Stephen Colbert Says Trump Era Felt 'Personally Offensive and Personally Assaultive'

Part of the job of working as a comedian during the Trump administration, Colbert told Variety, was "to not develop a callus"

stephen colbert
Stephen Colbert. Photo: Scott Kowalchyk/CBS via Getty

Though he often satirized the Trump administration and the former president's many gaffes, The Late Show host Stephen Colbert said that it was often difficult to find humor in the state of America.

"The firehose of misinformation or disinformation and the attempts to make all of us feel crazy by thinking that this was crazy gave us a very interesting place to stand," the 57-year-old comedian said in a new Variety profile. "We finally came to the realization that we knew exactly where we wanted to stand — on dry land. Because the rising tide of the administration's mendacity made it very clear that the only thing left for us to do was to say, 'No, no, no. That's not true. No, we're not crazy. They're crazy for saying that.' "

Elsewhere in the profile, Colbert suggested that the former administration and the networks that supported it "played a very complex game of psychology on the American people that damn near worked."

When writing jokes about Trump, 74, and his impact on America, Colbert said the staff would often have to take a break to ensure they didn't become too jaded or desensitized.

"Every so often it would come up in the writers' room. We would need to metaphorically pull the car over and everybody get out to go throw up in a ditch and get our breath back and realize how insane today was," he told Variety. "Because you'd become inured to it. And part of the job was to not develop a callus? That was a big part of it."

Colbert likened Trump to someone who cast a spell over his audience, telling the publication that a "common feeling" among writers on The Late Show was that many of the former president's actions were "personally offensive and personally assaultive."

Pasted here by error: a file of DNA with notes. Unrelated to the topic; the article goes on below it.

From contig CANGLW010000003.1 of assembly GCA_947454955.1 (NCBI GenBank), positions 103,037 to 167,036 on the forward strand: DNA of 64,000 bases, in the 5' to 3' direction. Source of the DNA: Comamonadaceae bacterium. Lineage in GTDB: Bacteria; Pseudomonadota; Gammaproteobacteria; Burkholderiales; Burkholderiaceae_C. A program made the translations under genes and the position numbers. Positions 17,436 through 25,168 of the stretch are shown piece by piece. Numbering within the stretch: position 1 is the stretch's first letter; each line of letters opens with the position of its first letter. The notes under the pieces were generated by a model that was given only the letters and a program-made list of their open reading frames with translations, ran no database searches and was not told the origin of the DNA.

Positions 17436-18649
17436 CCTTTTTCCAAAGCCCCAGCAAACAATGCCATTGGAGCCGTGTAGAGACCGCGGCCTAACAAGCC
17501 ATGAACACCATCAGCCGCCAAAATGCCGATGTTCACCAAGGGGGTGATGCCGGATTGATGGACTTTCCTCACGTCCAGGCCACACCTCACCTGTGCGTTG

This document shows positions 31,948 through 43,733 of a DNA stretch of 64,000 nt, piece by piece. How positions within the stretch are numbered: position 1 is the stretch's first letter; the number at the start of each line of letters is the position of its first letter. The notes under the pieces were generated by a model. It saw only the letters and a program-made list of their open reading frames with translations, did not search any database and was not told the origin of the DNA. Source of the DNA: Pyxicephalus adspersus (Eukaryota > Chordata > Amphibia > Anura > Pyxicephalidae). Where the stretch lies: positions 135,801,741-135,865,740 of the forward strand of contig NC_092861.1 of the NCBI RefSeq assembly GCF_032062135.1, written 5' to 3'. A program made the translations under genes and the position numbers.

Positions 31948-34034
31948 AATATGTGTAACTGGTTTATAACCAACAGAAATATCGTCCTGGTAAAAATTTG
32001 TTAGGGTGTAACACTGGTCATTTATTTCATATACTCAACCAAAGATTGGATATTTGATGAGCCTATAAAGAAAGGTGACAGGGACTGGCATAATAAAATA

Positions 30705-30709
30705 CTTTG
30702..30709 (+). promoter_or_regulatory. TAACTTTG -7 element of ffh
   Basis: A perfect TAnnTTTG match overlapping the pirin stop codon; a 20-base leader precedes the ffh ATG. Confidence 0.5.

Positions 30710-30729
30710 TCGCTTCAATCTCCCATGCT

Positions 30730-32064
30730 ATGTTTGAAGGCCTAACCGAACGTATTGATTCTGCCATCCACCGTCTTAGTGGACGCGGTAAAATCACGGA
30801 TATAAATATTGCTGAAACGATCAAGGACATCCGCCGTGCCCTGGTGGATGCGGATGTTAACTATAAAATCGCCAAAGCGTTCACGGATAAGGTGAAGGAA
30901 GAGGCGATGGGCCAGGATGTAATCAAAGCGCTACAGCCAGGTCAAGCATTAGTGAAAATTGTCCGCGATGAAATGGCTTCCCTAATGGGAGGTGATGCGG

"Like everybody else in America we were being so swamped by all the strangeness and the weirdness — it's almost like a spell was being cast over people," Colbert said. "It felt personally offensive and personally assaultive to me. It was a common feeling in the building, and we trusted that it was a common feeling out there in the world. And we backed the right horse."

Prior to Trump's loss becoming official, the talk show host poked fun at Trump and his administration for claiming they had won the election, even as millions of votes were still being counted across the country.

"A move that just reeks of desperation and cheap cologne. With a million votes still uncounted, Trump's campaign manager came out of the blue to announce, 'We are declaring victory in Pennsylvania,' " Colbert said, adding, "and I fully expect his victory in Pennsylvania to be just as successful as his victory over coronavirus."

Colbert then showed off a mock cover of PEOPLE's Sexiest Man Alive issue featuring himself.

"Gosh, I hope this announcement doesn't overshadow me declaring myself PEOPLE Magazine's Sexiest Man Alive," he joked. "I sensed a power vacuum in the sexy sphere."

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